Austria’s Colonel Suspected Of Spying For Russia

Austria’s Colonel Suspected Of Spying For Russia

The Austrian chancellor and defense minister said the case came to light as a result of information from another European intelligence agency.

Relations between Russia and the West were plunged in new controversy on Friday as Austria placed a senior officer in its own military under investigation on suspicion of spying for Moscow.

The suspect, a 70-year-old retired colonel in the Austrian army who has not been named, is alleged to have passed secrets to Russian intelligence for 20 years in return for payments of €300,000 (£260,000).

“Russian spying in Europe is unacceptable and must be condemned,” Sebastian Kurz, the Austrian chancellor, told a hastily assembled press conference in Vienna on Friday.

“Of course, if such cases are confirmed, it will not improve relations between Russia and the European Union.”

Russia denied all knowledge of the case and accused Austria of conducting “megaphone diplomacy”.

The suspect is believed to have been recruited by Russian intelligence in the 1990s, and passed information about weapons systems and key individuals to Moscow.

Although he retired from the military five years ago, he is believed to have continued to spy until earlier this year.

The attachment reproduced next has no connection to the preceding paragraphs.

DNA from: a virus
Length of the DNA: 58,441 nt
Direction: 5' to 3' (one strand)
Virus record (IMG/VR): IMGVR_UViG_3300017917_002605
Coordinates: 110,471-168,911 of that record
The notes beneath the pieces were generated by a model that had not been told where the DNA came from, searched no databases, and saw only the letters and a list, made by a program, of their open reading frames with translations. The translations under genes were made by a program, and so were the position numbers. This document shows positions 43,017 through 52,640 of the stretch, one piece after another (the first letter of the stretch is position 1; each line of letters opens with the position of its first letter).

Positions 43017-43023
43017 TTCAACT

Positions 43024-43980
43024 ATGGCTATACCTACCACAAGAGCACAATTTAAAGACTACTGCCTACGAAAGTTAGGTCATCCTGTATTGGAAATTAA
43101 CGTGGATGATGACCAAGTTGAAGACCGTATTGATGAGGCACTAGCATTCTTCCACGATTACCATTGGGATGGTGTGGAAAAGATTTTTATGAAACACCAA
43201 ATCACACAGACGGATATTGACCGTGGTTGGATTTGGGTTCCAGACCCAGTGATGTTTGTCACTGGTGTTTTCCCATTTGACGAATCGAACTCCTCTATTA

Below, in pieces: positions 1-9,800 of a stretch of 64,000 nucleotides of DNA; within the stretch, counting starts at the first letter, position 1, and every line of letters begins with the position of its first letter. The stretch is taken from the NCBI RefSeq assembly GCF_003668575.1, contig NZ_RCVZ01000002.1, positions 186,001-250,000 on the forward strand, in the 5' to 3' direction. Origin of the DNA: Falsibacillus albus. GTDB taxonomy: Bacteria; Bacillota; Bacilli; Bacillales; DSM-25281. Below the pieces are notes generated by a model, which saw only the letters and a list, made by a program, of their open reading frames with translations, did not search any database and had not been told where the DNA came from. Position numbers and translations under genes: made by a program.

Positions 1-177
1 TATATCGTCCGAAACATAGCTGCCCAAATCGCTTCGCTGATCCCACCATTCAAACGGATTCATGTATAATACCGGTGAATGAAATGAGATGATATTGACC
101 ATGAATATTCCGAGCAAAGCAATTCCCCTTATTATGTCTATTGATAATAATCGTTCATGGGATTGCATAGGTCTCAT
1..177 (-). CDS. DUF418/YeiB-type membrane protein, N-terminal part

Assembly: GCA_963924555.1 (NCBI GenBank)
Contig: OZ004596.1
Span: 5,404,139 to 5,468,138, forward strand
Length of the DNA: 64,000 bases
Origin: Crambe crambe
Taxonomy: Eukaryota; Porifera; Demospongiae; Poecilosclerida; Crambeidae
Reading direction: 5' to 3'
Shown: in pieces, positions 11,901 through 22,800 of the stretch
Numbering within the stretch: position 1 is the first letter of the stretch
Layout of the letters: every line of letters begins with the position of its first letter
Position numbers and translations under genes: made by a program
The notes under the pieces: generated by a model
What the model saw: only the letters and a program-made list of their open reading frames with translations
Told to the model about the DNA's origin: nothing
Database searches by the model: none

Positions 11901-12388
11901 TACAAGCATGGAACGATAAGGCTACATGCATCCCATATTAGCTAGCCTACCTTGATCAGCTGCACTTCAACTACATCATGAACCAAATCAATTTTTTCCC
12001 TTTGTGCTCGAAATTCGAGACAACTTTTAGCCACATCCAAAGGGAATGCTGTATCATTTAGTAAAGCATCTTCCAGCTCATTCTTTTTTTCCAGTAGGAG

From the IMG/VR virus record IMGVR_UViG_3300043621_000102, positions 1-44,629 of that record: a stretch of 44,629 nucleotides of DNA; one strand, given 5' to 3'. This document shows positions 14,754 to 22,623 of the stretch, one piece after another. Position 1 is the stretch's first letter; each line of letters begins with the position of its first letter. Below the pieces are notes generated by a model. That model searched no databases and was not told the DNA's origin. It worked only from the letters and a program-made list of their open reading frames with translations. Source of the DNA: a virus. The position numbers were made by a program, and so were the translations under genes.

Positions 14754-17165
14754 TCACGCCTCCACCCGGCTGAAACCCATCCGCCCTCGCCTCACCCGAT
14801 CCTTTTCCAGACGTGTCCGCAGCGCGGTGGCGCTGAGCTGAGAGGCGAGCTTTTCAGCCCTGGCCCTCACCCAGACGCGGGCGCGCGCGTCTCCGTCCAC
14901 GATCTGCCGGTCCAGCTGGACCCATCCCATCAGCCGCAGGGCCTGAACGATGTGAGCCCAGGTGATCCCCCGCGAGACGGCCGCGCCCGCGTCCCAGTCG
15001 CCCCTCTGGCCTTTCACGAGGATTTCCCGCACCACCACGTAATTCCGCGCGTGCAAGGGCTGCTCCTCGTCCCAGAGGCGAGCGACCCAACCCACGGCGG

“We are demanding transparent information from the Russian side, and will discuss the way forward with our EU partners,” Mr Kurz said.

Austria was alerted to the case by a tip-off from an allied intelligence agency, Mario Kunasek, the defence minister said.

Although officials have refused to comment on the identity of the intelligence agency involved, Austria’s Der Standard newspaper reported the warning came from Germany.

“We can’t say for the moment whether this is an isolated incident or not,” Mr Kunasek said.

The suspected officer told interrogators Russia had asked him for information on weapons systems and the migration situation in Austria, he said.

“Profiles of certain people were also created and passed on,” he said.

Russia supplied the colonel with an encrypted device, according to Austrian press reports. He also met regularly with a contact named only as “Yuri”, usually abroad